Kentucky Gov. Andy Beshear and his wife, Britainy, canceled a planned trip to Israel after devastating floods hit the eastern part of his state late last week, killing at least 37 people, including four children—a number that is expected to rise in the next few days.

“I cannot be overseas while the people of eastern Kentucky are suffering and while the region will be in a critical stage over the coming weeks,” the governor said on Monday as he pitched in to help at home. “I promised the people yesterday that I would be there for them—today, tomorrow and in the coming weeks—and I am going to keep that promise.”

As of Monday afternoon, more than 12,000 people were without power and more than 30 water systems were having issues related to power or flooding. Additionally, hundreds of homes were destroyed in an area that suffers from extreme poverty with rates of more than 20% in many areas, according to U.S. Census figures.

U.S. President Joe Biden declared the area a disaster zone on July 29, allowing for federal aid to the Commonwealth of Kentucky.

The State of Israel is among those sending aid to help with relief efforts in Kentucky through Chabad of Kentucky’s social-service arm, Project Friendship, which provides clothing, shoes and household goods to people in need. Chabad delivered more than $100,000 worth of supplies to eastern Kentucky on Monday alone.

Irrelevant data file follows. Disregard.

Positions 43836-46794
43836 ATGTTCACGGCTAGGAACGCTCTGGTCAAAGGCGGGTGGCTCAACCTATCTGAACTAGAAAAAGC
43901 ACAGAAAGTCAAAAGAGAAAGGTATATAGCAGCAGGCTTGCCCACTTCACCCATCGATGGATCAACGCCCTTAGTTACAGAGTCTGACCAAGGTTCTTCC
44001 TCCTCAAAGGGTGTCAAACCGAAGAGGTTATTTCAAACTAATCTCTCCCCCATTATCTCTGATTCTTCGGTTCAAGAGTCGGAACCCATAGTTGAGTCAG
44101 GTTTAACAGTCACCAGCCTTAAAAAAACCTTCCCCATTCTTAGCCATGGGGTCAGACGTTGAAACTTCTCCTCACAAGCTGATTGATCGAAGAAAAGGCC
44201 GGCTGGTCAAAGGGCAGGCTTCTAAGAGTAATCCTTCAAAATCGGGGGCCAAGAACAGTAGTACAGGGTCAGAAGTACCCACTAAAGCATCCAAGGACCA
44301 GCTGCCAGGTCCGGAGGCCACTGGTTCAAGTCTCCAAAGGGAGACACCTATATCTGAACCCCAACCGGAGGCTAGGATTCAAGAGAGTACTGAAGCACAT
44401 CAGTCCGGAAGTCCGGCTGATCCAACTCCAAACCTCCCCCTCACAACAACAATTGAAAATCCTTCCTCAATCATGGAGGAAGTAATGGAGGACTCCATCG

Anat Sultan-Dadon, Israel’s Consul General for the Southeastern United States, said that “our thoughts are with all those impacted by the flooding disaster in Kentucky. We send our sincere condolences to those who have tragically lost loved ones and wishes for a speedy recovery for all who have been impacted.”

“At this difficult time,” she continued, “Israel stands with the people of Kentucky, and our consulate is grateful to be able to join in an effort of offering some assistance to those in need.”


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